Document Type

Journal Article

Publisher

BMJ

School

School of Nursing and Midwifery

RAS ID

25316

Comments

Originally published as:

Myers H, Segal L, Lopez D, et al. Impact of family-friendly prison policies on health, justice and child protection outcomes for incarcerated mothers and their dependent children: a cohort study protocol. BMJ Open 2017;7:e016302. doi:10.1136/ bmjopen-2017-016302

Original article available here

Abstract

Introduction Female imprisonment has numerous health and social sequelae for both women prisoners and their children. Examples of comprehensive family-friendly prison policies that seek to improve the health and social functioning of women prisoners and their children exist but have not been evaluated. This study will determine the impact of exposure to a family-friendly prison environment on health, child protection and justice outcomes for incarcerated mothers and their dependent children.

Methods and analysis A longitudinal retrospective cohort design will be used to compare outcomes for mothers incarcerated at Boronia Pre-release Centre, a women’s prison with a dedicated family-friendly environment, and their dependent children, with outcomes for mothers incarcerated at other prisons in Western Australia (that do not offer this environment) and their dependent children. Routinely collected administrative data from 1985 to 2013 will be used to determine child and mother outcomes such as hospital admissions, emergency department presentations, custodial sentences, community service orders and placement in out-of home care. The sample consists of all children born in Western Australia between 1 January 1985 and 31 December 2011 who had a mother in a West Australian prison between 1990 and 2012 and their mothers. Children are included if they were alive and aged less than 18 years at the time of their mother’s incarceration. The sample comprises an exposed group of 665 women incarcerated at Boronia and their 1714 dependent children and a non-exposed comparison sample of 2976 women incarcerated at other West Australian prisons and their 7186 dependent children, creating a total study sample of 3641 women and 8900 children.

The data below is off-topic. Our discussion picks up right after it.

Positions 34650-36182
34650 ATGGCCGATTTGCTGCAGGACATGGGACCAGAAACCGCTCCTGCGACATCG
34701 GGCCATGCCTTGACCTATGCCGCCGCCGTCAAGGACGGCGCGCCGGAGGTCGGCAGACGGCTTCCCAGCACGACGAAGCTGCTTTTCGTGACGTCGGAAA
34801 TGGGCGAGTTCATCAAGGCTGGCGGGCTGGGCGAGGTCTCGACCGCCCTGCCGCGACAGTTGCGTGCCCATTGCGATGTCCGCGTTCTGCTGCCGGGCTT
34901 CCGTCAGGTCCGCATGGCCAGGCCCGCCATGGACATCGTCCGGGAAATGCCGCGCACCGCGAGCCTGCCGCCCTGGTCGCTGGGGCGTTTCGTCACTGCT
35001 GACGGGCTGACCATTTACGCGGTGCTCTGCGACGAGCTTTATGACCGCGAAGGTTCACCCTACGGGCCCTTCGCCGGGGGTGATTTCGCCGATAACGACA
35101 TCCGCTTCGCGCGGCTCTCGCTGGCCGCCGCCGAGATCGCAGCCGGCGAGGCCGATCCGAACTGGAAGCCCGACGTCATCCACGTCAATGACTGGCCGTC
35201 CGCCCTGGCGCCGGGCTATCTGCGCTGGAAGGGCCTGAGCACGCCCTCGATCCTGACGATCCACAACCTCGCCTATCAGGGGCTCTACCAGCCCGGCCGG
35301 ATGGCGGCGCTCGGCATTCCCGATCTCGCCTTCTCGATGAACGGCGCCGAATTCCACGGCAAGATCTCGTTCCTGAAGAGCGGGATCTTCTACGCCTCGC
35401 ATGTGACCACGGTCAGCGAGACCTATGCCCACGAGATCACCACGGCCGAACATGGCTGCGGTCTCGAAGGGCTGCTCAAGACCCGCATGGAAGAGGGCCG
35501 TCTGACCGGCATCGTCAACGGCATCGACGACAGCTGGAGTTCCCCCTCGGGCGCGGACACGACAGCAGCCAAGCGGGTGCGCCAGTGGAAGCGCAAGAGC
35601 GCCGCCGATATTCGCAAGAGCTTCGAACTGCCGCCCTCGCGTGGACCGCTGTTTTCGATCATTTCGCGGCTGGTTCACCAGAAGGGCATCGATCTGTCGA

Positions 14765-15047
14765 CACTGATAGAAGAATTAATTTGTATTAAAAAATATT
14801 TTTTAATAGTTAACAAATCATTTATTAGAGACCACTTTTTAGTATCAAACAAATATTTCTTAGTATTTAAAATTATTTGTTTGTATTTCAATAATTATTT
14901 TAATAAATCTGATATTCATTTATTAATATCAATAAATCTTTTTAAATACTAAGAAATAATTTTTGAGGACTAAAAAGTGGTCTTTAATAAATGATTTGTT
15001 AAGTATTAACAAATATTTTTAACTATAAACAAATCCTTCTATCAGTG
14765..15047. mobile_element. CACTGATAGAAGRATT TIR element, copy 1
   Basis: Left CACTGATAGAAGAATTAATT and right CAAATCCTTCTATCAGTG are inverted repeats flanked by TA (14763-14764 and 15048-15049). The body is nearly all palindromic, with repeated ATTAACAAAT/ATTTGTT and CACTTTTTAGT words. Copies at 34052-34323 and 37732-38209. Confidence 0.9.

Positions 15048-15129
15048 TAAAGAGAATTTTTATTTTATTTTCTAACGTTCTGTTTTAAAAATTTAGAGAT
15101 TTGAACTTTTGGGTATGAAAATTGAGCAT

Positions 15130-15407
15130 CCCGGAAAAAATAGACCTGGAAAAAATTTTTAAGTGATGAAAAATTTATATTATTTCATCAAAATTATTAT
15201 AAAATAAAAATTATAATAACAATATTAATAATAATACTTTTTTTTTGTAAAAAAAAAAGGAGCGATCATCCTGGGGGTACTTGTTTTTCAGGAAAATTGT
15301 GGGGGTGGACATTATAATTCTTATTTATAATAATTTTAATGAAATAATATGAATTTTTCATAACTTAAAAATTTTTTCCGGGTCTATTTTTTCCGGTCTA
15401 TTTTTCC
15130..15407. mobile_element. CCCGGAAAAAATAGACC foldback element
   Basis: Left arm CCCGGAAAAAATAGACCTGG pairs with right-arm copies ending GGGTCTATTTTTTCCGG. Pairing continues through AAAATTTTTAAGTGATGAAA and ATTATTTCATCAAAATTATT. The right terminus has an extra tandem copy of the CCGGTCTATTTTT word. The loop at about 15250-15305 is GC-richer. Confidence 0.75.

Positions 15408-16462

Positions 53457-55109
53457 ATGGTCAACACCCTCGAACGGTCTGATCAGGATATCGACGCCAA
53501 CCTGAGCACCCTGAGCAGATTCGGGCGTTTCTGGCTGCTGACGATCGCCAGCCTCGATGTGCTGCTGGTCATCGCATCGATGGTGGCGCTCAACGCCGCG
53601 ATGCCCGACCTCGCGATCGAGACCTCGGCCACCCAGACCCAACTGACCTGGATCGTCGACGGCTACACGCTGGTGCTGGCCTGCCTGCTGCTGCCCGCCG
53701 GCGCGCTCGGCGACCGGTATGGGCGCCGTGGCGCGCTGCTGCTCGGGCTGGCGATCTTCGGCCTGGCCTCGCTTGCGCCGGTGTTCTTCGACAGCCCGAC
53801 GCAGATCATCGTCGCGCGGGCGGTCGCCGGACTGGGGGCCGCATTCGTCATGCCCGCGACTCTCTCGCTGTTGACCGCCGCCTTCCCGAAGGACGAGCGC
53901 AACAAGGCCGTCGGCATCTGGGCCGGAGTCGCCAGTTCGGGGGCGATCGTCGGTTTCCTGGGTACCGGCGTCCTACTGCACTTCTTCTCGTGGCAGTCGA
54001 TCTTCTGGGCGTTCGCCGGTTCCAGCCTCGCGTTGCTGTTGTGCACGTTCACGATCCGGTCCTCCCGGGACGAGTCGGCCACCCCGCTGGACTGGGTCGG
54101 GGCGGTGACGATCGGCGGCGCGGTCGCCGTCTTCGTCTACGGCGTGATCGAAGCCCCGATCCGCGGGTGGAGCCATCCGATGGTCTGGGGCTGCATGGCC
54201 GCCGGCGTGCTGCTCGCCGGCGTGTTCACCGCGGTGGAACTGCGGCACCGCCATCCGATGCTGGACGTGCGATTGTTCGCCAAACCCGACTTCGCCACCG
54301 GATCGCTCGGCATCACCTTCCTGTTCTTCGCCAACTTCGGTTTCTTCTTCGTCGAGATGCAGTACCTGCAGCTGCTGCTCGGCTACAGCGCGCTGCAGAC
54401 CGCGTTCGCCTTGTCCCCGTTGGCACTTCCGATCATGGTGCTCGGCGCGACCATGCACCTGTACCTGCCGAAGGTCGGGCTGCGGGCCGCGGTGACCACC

Ethics and dissemination This project received ethics approval from the Western Australian Department of Health Human Research Ethics Committee, the Western Australian Aboriginal Health Ethics Committee and the University of Western Australia Human Research Ethics Committee.

DOI

10.1136/ bmjopen-2017-016302

Creative Commons License

Creative Commons Attribution-Noncommercial 4.0 License
This work is licensed under a Creative Commons Attribution-Noncommercial 4.0 License

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